Germany: Regional and local elections in Germany

A shift to the left?

Last Sunday saw elections in three German federal states – the Saarland, Saxony and Thuringia – and local elections in the country’s most populous state, North Rhine-Westphalia. One month before the general elections, these ballots were widely seen as an important test.

The world economic crisis has hit Germany but the interventions of the conservative and social-democratic Grand Coalition government cushioned the effects of the crisis and postponed the dramatic increase in unemployment which will undoubtedly come. Just last week, a top manager confessed that there is a pact between the government and the big companies to postpone redundancies until after the 27 September general elections. The second quarter of the year saw small economic growth in comparison to the first quarter and the level of class struggle is also relatively low, with the big strikes of child care and other social workers in the summer ending in a compromise aimed at avoiding a class movement during the general election campaign.

Angela Merkel – fearing damage by neo-liberal image

This means the country is in a somewhat strange situation with everybody talking about the crisis but many not feeling the crisis’ material effects – yet!

The elections saw big losses for the two main parties – social-democratic SPD and conservative CDU. The CDU losses show the potential fragility of its support, even though it currently seems to be on course for victory in the general election. Merkel, having nearly lost the 2005 election because of appearing neo-liberal, has now adopted a low key approach of uttering generalities and avoiding hard questions. However the SPD, given its basically neo-liberal record for much of the time it has been in national government since 1998, cannot gain from this. The SPD is now in a deep historic crisis standing at around 22% in opinion polls for the general elections, four years ago they won 34.2%.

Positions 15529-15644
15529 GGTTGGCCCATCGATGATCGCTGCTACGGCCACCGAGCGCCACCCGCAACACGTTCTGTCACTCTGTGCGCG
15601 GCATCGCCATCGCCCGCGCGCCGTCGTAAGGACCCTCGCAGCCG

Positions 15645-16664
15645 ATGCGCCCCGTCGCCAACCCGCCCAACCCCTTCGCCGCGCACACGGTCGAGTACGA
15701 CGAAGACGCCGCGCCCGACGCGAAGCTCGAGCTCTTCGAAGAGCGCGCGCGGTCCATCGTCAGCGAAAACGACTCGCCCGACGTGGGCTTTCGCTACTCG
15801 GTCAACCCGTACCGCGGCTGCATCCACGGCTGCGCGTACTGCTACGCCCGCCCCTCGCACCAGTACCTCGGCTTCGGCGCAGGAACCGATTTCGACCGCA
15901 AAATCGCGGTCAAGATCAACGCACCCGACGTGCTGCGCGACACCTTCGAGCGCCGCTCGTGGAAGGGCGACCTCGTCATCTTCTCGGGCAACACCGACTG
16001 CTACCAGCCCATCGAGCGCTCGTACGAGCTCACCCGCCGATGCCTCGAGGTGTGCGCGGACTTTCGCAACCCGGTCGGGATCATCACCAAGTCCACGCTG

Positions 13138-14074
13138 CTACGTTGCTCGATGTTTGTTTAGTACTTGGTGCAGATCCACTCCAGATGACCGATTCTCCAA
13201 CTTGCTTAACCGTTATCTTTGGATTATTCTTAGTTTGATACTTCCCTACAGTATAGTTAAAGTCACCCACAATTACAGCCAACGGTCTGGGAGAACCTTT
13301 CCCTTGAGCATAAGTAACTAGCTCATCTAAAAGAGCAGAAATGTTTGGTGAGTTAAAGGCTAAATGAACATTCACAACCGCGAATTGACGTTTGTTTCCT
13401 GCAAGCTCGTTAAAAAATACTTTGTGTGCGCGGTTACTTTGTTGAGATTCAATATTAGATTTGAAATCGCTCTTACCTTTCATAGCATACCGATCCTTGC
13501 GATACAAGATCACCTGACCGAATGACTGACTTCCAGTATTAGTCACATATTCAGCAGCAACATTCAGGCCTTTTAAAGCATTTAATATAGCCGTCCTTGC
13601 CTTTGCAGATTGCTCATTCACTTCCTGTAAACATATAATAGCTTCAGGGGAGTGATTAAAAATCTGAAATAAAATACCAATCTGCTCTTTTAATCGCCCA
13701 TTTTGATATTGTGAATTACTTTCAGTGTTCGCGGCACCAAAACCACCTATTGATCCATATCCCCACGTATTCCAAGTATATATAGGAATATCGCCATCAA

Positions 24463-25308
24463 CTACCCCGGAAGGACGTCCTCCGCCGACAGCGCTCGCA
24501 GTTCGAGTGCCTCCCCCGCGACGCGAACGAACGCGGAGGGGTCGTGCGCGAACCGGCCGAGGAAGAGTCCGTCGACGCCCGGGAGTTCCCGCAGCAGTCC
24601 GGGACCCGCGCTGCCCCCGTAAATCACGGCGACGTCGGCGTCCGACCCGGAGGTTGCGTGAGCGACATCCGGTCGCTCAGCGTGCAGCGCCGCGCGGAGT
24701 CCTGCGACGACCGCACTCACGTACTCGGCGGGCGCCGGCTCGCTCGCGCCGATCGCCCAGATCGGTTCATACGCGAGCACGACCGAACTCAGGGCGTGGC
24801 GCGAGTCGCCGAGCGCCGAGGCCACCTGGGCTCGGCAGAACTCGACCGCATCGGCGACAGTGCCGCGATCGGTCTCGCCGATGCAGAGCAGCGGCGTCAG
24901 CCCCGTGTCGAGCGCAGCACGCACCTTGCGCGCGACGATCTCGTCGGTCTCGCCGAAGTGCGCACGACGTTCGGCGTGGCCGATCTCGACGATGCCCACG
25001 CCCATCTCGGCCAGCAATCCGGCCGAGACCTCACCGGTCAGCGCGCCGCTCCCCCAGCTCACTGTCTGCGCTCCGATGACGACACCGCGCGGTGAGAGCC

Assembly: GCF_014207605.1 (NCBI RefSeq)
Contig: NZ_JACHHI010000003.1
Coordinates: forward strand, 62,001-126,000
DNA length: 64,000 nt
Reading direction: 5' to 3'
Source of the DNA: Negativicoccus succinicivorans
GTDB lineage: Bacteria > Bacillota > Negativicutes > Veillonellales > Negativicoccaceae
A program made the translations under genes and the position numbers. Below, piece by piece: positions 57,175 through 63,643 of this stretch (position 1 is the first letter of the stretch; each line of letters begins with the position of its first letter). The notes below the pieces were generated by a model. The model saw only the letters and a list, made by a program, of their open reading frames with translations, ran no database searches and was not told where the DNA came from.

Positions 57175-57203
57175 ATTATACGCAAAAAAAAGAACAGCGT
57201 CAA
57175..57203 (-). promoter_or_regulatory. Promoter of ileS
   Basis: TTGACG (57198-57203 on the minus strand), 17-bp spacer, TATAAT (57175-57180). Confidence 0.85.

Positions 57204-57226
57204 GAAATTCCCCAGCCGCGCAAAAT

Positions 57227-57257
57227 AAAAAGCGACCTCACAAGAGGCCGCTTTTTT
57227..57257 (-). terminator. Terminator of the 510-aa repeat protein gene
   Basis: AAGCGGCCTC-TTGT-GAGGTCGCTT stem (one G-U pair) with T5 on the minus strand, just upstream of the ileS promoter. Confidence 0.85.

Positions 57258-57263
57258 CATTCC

In last weekend’s elections the smaller opposition parties – liberal FDP, the Greens and the Left Party – generally increased their share of the vote. The CDU and FDP had hoped for so-called ‘black-yellow’ coalitions in the federal states in order to prepare the way for such a right-wing capitalist government on a national level. But they did not succeed. Only in Saxony there is the possibility for such a coalition – after the loss of the absolute majority for the CDU. In Thuringia and the Saarland the conservative prime ministers lost their majorities and it is likely that we will see coalitions of the SPD with the Left Party and, in the Saarland, also with the Greens.

This is extremely significant. The Saarland would be the first West German federal state with a government participation of the Left Party. In Thuringia, the Left Party is stronger than the SPD and demands the position of prime minister for the first time in an East German state – something which the SPD is rejecting.

‘Red-red’ coalitions?

The results in the Saarland and Thuringia are interesting from many aspects. Here a change of government with a strong Left Party was an obvious possibility. This has mobilised voters. The turnout in the Saarland went significantly up. One factor in this also has been that the Left Party’s candidate and national co-chairman, Oskar Lafontaine, was the prime minister of the Saarland for the SPD in the 1980s and 1990s and still is very popular in this state.

But the orientation towards government coalitions means a shift to the right in the Left Party. In both states the Left Party does not put forward clear conditions on an alliance with the SPD and the Greens. In Thuringia they will probably be prepared to abandon the position of prime minister in order to get the coalition going.